A Spindle motor with a collet and bit attached is a mechanical rotating device and is subject to the laws of physics concerning angular momentum, gyroscopic effects etc; if you change the spindle speed from 500 to 1000 it will take a little time to reach the new rotational speed and if the other way round a little time to slow down. The router motherboard compensates for this by waiting in the same position for a little time to allow the speed to change. Even if it is in the middle of a cut it will stay in the same place momentarily which shouldn’t make a difference to the cut.
A laser's power is not subject to the laws of momentum, setting the power from S500 to S1000 happens instantaneously so probably the last thing you want is for it to stay in the same place for a moment, still burning at the new power setting before it starts moving again.
So when you put in the laser module send a $32=1 to the router, if you have modified LaserGRBL just click the Set Laser Mode Custom button. When you put the spindle motor back send a $32=0 to the router. This only needs to be done once each time you change between the laser and the spindle motor, at the start of each job is unnecessary. The sample GCode files provided all set the Laser Mode on at the top.
From the Grbl 1.1 release notes:
**Laser Mode** : The new "laser" mode will cause Grbl to move continuously through consecutive G1, G2, and G3 commands with spindle speed changes. When "laser" mode is disabled, Grbl will instead come to a stop to ensure a spindle comes up to speed properly. Spindle speed overrides also work with laser mode so you can tweak the laser power, if you need to during the job. Switch between "laser" mode and "normal" mode via a `$` setting.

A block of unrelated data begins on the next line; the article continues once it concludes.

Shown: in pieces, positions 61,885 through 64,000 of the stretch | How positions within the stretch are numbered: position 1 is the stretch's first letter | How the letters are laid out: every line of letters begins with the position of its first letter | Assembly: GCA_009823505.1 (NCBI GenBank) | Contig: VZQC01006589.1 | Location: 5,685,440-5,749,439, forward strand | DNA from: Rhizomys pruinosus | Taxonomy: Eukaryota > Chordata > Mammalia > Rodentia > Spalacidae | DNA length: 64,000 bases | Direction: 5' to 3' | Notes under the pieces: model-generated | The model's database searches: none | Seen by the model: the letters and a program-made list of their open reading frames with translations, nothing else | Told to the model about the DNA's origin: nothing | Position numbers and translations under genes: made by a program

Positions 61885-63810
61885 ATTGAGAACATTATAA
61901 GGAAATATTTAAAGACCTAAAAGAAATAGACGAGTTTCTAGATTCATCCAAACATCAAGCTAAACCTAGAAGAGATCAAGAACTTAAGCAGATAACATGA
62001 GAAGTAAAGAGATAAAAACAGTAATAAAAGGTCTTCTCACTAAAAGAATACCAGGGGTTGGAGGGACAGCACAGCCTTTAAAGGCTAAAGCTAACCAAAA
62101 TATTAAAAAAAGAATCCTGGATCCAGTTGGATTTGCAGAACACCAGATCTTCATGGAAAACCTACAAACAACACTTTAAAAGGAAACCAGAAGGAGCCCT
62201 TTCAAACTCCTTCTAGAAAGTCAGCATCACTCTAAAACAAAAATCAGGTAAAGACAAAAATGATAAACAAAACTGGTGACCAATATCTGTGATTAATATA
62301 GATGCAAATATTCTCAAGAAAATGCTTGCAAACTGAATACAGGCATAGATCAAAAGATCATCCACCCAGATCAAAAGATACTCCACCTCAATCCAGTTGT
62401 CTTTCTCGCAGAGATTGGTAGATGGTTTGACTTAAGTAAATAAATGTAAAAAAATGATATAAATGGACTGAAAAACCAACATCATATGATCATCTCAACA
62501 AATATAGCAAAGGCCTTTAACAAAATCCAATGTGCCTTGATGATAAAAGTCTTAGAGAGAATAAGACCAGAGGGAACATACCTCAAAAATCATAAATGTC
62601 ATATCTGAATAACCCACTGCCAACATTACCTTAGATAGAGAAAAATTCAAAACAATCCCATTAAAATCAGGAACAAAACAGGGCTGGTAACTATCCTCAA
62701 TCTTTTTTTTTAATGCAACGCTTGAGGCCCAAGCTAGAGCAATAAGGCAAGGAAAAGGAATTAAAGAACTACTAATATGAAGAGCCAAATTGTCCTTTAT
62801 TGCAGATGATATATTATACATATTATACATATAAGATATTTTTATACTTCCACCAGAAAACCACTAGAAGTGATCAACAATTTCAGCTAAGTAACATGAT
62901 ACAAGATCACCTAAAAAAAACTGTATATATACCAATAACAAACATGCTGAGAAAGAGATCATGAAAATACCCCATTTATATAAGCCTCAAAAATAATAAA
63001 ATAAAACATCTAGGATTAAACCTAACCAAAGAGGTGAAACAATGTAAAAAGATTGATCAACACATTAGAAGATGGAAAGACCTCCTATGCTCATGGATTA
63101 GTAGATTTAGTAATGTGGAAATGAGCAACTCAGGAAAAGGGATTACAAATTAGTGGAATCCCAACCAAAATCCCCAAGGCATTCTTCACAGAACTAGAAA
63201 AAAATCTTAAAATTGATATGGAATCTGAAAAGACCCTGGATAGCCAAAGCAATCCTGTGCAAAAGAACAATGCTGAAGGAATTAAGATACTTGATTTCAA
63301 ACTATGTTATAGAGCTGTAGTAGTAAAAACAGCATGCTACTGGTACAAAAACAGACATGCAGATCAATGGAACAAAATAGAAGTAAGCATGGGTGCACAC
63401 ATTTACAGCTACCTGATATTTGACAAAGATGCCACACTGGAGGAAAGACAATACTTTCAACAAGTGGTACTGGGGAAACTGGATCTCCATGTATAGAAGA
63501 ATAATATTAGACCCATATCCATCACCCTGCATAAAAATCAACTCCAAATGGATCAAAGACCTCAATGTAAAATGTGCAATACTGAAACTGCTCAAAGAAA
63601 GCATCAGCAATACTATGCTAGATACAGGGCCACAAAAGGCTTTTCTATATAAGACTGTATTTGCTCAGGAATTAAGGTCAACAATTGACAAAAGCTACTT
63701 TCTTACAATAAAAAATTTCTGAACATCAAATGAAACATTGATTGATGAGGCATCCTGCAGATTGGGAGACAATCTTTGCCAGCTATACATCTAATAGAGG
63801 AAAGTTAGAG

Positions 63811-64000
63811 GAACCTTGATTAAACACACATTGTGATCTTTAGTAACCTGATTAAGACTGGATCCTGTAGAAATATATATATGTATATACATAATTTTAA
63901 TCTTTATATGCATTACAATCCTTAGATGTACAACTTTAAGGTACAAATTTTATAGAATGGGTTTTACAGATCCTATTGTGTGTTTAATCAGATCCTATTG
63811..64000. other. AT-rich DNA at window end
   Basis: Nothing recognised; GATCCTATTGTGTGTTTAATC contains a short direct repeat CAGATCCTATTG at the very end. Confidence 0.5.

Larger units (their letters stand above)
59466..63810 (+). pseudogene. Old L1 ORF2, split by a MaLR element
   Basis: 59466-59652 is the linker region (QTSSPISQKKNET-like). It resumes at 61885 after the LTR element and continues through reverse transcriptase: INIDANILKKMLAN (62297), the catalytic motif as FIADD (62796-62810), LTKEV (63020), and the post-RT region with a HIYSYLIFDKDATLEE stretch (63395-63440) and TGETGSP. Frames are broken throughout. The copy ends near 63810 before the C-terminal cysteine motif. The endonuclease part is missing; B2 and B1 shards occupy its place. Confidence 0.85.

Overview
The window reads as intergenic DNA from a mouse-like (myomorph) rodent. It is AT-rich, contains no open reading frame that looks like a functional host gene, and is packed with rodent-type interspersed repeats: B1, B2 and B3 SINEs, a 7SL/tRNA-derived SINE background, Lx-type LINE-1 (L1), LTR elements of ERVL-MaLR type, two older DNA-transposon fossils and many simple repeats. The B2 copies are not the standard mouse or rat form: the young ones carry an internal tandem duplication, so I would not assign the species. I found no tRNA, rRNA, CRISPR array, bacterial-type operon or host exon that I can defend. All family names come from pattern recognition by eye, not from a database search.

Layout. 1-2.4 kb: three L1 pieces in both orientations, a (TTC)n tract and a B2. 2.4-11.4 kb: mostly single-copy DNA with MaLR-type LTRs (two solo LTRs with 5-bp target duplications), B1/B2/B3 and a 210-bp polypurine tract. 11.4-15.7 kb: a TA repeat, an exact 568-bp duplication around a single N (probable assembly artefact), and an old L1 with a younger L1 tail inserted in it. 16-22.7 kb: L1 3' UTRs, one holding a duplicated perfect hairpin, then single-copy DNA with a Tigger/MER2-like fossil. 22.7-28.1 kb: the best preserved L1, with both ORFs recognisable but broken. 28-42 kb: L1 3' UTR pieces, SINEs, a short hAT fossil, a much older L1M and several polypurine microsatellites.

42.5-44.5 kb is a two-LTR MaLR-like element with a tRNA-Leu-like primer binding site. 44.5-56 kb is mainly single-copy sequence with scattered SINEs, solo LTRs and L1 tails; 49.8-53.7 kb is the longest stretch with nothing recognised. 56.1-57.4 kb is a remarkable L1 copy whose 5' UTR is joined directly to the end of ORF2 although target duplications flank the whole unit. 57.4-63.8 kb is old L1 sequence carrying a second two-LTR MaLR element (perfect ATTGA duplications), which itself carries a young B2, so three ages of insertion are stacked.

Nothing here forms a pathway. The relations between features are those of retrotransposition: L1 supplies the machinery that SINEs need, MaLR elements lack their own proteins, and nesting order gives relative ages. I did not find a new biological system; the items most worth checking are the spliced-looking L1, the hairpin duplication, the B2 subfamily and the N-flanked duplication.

**Dynamic Laser Power Scaling with Speed** : If your machine has low accelerations, Grbl will automagically scale the laser power based on how fast Grbl is traveling, so you won't have burnt corners when your CNC has to make a turn! Enabled by the `M4` spindle CCW command when laser mode is enabled!
For these next tests, the plan is to use the file labeled “LaserDrawBoxes.nc”to test variable sizes, spacing, speeds and feeds. It is useful to see what difference they make and to try and break down the best areas to explore further and ultimately try and determine the range of values that produce the best results and to see the effects of using different materials.